Defeating the demon requires, however, not only that we free ourselves from the passion that corresponds to the demon but that we also acquire the virtue that negates the particular passion involved. The liberation from the passion that defeats the demon is accompanied by the positive acquisition of a virtue, the operation of the temper or desire according to nature that negates the particular passion stimulated by the demon. Defeating the demon requires that we pass from the operation contrary to nature of the relevant part of the soul (the passion) to its operation according to nature (the corresponding virtue).
So we have two things involved in the ascetical struggle of purgation: emptying the passions and acquiring the virtues. This purgation takes care of both cases in the passionate acceptance of an object of sense into the mind (nous), the one where the demon plays a role and the one where sense-perception alone acts to bring about the passionate acceptance of the object.
Acquiring the virtue that negates one passion does not necessarily make us immune to temptations from demons related to other passions. Acquiring the virtue of chastity, for example, does not necessarily make me immune to the demons of avarice or vainglory or pride, even though it makes me able to repel the suggestions of the demon of fornication with ease. Hence, emptying the passion and acquiring the virtue must be accomplished for each of the eight most general passions, thoughts and demons.
It should be evident that whatever is involved in this double activity of purging the passions and acquiring the virtues, it is not something that is worked out only at the level of external behaviour, for we are here dealing with the ascetic’s very sense-perceptions, with the ascetic’s very passions (emotions), with the ascetic’s very thought processes. Hence, this ascetical endeavour involves the whole man, and emptying the passions and acquiring the virtues for each of the eight most general passions involves a change in the way the ascetic actually perceives, feels and thinks. It is a very deep activity. It is this very deep activity that Evagrius calls the immaterial war, or, we might say, the war of thoughts:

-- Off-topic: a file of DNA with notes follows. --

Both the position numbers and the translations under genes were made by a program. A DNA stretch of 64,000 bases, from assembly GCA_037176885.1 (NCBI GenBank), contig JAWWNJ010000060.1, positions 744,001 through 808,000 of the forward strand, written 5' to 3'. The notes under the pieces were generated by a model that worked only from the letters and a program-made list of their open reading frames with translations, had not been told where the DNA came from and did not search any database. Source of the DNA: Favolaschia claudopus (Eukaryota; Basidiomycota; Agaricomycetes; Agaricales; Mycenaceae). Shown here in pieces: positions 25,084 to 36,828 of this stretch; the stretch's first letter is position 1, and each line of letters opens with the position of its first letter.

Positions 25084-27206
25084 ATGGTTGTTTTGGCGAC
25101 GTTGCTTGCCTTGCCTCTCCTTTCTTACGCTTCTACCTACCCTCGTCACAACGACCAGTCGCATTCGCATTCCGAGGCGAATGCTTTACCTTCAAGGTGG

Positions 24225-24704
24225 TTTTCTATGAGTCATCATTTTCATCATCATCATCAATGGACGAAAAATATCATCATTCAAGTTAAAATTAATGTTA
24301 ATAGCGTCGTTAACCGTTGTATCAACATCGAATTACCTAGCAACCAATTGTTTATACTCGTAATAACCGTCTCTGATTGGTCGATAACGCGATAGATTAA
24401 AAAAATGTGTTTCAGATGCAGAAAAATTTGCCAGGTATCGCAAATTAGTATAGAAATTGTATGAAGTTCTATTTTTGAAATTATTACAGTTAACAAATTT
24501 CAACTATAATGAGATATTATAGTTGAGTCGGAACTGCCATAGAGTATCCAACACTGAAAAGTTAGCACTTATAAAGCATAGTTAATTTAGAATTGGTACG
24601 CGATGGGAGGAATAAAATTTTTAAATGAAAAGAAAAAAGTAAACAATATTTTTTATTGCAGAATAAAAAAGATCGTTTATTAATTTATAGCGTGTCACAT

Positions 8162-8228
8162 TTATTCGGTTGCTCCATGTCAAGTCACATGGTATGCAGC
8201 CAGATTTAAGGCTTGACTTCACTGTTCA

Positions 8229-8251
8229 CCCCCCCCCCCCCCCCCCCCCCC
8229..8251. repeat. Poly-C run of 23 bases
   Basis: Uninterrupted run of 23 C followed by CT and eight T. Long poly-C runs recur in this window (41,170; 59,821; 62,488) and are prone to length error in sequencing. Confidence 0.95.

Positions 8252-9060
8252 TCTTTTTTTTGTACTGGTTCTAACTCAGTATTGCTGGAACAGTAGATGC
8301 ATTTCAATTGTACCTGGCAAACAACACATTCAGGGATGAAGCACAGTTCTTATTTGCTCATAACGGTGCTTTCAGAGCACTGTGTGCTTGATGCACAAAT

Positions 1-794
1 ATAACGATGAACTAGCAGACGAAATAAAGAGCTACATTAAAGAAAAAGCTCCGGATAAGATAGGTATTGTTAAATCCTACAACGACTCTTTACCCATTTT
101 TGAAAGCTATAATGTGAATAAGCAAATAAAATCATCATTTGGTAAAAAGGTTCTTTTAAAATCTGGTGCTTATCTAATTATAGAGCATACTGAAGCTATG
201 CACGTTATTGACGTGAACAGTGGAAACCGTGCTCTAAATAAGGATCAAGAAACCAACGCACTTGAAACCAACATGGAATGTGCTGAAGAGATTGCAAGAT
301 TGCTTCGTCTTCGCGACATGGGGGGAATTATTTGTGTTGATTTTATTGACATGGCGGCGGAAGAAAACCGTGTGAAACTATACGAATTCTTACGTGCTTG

For the immaterial war
The one waged in the mind (nous) by the demons by means of thoughts. These thoughts have their starting-points in the impassioned recollections of objects of sense. If the ascetic defeats the demons on this battlefield, then he is free.
is more bitter than the war realized in material objects.
The war realized in material objects is the one that centres on our impassioned acceptance or not of the actual object, on our impassioned behaviour in regard to the actual object, and on our impassioned recollection of the actual object.
To see the difference, let us consider the following: I had a watch that I was passionately fond of that I gave to my brother when I became a hermit. Twenty-five years later, the demon of sorrow brings the watch to my remembrance, sowing thoughts of sorrow. The watch is gone. The problem for me, the hermit, is to realize that this recollection of my beautiful watch is impassioned, that a demon is involved, and that I must block the thought of sorrow for the watch with the appropriate Evagrian treatment, lest it continue and evolve and work a serious disturbance in my prayer-life or even in my mental equilibrium. This is the immaterial war.
Second case: I am a layman, and have lent my watch, of which I am passionately fond, to my brother. He likes it too. He wants to keep it. I want it back. We quarrel. We might even scuffle if he is wearing the watch and I try to take it back by force. I am upset. I remember my brother with rancour—he behaved shabbily—and my watch with sorrow—I have lost my beloved watch; I didn’t get it back. The demons are working here, too—through the watch itself, a material object. The demons of avarice, anger and sorrow. This second war, the one realized in material objects, is easier than the first: it is easier for me to conquer the demons in the second war than in the first.
This should give us pause. The second war may not be all that easy; a glance at the front page of any newspaper will convince us of that. However, it is easier than the first war. That is why hermits usually begin in the cœnobium: the cœnobium lays more emphasis on the war waged through objects than does the hermitage; the hermitage lays more emphasis on the immaterial war than does the cœnobium. The would-be hermit can make some sort of progress in the easier war of the cœnobium before advancing to the more difficult immaterial war of the hermitage.
But if I succeed in the first war, the immaterial war, then I will have no problem with the second war, the war waged through objects: I will despise the demon who is sowing the mischief—but not my brother.